It’s always funny how what seems most out of reach from the federal government prior to an election period can suddenly be dangled before the eyes of voters like a carrot on a string. Though most of the major parties have not unveiled their full election platforms as of yet, the Nation was able to get some info on what a vote for each party would mean for Aboriginal peoples.
The Bloc Quebecois
According to Abitibi-Temiscamingue MP Marc Lemay, the Bloc “is the only party that represents Aboriginals.”
Lemay believes that Quebec’s Aboriginals would be best served voting for his party because “the Bloc has been totally in favour of recognizing nation-to-nation dialogues with the First Nations and we have maintained that,” and at that he feels that their platform is very complete.
The Bloc views the approach of Indian and Northern Affairs as “totally paternalistic,” and wants to provide better education programs so that First Nations have the same standard of education as the general population.
Lemay also said that he would seek to remove INAC’s 2% cap on capital funds for infrastructure since that figure has remained stagnant since 1996.
Housing is another major issue for the Bloc. In Quebec alone over 10,000 housing units are needed “urgently and not in five years” for First Nations.
According to Lemay, the Bloc supports the UN Declaration on the Rights of Indigenous People and is urging the government to recognize the declaration.
The other major issues that the Bloc has on its platform are reintroducing the Kelowna Accord, working on cooperation between the government and First Nations communities and blocking matrimonial rights Bill C-47 from becoming law so that Aboriginals will be able to retain land-claim rights.
The Conservative Party
Conservative candidate Jean-Maurice Matte believes that a vote for his party is the best way to go because it is better to work with the Conservative government than against it.
As education is also a priority election campaign promise from the Conservatives, Matte mentioned the party’s recent work in helping to bring about the First Nations’ Pavilion at the Universite du Quebec en Abitibi-Temiscamingue which will be devoted to Aboriginal higher learning.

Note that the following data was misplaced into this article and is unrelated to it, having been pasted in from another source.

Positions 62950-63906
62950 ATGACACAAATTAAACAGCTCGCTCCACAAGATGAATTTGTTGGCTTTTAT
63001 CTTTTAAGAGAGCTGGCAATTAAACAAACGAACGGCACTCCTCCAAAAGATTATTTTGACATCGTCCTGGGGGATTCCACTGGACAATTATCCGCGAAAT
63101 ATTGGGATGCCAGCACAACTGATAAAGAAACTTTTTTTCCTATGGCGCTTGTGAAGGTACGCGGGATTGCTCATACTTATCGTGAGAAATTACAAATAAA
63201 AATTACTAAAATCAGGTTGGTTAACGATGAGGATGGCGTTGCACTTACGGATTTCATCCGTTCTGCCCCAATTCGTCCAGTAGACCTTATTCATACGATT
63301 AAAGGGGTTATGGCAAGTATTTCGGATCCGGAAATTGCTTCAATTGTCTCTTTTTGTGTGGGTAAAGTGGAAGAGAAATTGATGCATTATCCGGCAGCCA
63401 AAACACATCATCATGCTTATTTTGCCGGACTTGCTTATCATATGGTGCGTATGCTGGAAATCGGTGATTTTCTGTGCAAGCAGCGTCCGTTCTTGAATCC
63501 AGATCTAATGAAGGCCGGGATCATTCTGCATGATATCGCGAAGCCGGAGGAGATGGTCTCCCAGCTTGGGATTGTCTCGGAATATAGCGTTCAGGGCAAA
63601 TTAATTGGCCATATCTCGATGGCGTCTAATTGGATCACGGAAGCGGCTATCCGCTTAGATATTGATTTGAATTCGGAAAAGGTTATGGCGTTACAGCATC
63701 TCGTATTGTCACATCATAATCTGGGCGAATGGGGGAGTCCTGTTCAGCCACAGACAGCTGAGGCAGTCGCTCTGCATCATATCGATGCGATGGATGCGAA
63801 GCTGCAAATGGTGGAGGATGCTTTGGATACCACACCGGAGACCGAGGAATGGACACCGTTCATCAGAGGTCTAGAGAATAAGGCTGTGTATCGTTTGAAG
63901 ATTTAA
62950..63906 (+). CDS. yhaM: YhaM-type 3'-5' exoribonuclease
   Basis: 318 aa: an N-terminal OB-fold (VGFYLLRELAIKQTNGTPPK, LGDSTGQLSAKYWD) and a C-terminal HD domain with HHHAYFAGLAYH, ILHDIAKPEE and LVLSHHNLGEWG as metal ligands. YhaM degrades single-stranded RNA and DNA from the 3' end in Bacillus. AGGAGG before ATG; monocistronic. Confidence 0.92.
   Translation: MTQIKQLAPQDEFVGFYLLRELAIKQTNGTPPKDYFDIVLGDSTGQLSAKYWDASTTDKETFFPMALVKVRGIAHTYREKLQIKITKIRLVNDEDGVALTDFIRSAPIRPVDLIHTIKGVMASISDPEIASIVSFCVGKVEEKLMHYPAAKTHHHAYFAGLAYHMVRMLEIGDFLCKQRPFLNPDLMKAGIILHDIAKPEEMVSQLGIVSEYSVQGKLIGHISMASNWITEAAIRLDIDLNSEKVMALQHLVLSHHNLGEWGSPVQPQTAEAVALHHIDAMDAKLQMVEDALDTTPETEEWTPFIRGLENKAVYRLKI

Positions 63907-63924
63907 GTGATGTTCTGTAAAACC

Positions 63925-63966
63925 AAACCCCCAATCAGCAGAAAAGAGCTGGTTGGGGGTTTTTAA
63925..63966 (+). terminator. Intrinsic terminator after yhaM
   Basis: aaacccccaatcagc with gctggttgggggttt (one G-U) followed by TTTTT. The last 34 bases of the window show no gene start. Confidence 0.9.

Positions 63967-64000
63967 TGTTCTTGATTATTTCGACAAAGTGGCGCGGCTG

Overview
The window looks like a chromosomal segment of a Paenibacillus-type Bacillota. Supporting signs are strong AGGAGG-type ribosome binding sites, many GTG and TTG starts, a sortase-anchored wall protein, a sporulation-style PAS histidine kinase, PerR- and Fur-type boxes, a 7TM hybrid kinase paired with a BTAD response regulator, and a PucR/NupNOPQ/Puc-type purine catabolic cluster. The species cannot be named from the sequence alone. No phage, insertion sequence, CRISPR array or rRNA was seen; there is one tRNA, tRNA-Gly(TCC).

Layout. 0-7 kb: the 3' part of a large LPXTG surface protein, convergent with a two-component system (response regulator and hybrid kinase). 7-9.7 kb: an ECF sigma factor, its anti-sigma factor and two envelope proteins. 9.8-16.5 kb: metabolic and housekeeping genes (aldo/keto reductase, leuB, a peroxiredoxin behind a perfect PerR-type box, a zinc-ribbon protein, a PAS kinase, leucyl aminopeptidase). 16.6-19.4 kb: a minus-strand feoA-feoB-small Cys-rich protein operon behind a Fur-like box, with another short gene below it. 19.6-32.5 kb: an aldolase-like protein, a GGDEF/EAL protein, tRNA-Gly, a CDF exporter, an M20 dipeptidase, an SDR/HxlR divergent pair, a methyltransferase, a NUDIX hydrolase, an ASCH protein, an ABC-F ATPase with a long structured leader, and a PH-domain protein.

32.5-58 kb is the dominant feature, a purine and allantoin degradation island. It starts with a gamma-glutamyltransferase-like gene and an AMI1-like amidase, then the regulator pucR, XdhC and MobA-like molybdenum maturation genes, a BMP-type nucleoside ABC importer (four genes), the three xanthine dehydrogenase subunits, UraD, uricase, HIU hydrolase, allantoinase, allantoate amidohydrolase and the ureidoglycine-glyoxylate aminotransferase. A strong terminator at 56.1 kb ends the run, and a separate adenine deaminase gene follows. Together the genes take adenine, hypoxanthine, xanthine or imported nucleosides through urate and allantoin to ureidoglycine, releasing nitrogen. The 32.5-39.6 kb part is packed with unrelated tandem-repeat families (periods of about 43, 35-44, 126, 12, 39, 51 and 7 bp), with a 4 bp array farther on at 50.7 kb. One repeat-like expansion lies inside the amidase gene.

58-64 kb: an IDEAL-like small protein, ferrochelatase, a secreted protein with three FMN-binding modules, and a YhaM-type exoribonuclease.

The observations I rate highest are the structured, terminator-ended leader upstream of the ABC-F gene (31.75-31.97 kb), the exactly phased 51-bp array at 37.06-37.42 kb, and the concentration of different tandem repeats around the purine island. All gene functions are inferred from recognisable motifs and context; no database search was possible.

With the success of that project, Matte wants local Aboriginal communities to work together and “to find a way to get to know each other better.” He also cited recent hydro projects as an area where the Conservative government worked successfully with the Crees in particular. “The Cree Nation and all Quebecers got benefits from that project,” he said.
Matte acknowledged that the UN Declaration was a sensitive issue for the Conservatives, but said he would do his best to bring the issue to the table.
“With discussion and by sitting at the same table, we will find a way that the UN Declaration or some other declaration would be signed,” said Matte.
In regards to housing Matte said the Conservatives would identify the need and work to make sure that money is available for adequate housing for First Nations.
The Liberal Party
Though the Liberals are not yet finished unveiling their campaign platform and have assured the Nation that there is much more to come from the part for Aboriginal voters, Liberal Party spokesperson Joseph Mayer was able to provide some campaign tidbits.
With a Liberal government in power, Mayer said that consultation and consensus will be the cornerstone of a renewed and strengthened relationship with First Nations, Metis and the Inuit.
The goal of a Liberal government for Aboriginal communities would be to improve Aboriginal socioeconomic outcomes such as education and health and resurrect the Kelowna Accord.
If the Liberals can manage to gain enough seats in Parliament, they would reverse the Conservatives’ position and ratify the UN Declaration on the Rights of Indigenous People. The safety of Aboriginal women would also be a top priority as would jurisdictional issues that impact First Nations children in care.
The New Democratic Party
The NDP’s Charlie Angus had his own package of goodies to offer Aboriginal voters including a $5 billion package that would address the shortfalls in health services, housing and infrastructure and other associated programs.
The NDP would remove the INAC’s 2% spending cap that has left so many communities with decaying infrastructures because the cap was imposed in 1996.
To address the overrepresentation of Aboriginals in the justice system, the NDP would introduce a “crime policy that will work towards restorative justice and rehabilitation,” said Angus.
Angus said the NDP would immediately ratify the UN Declaration on the Rights of Indigenous People and make major commitments to treaty rights.
Though Jordan’s Principle was just made law in Manitoba, Angus said that under the NDP’s watch it would be “enshrined into law so that the federal government has to act to ensure the rights of children.” This would be to help children in care, medical crisis or education.
The NDP also have an aggressive plan for First Nations’ education to address “the systemic neglect that has gone on,” so that Aboriginals have the same access to education as the rest of the population.
Among their other campaign promises are plans to help out urban Aboriginals, support language development, help develop community economies, and ensure that residential-school survivors left out by the current agreement are compensated.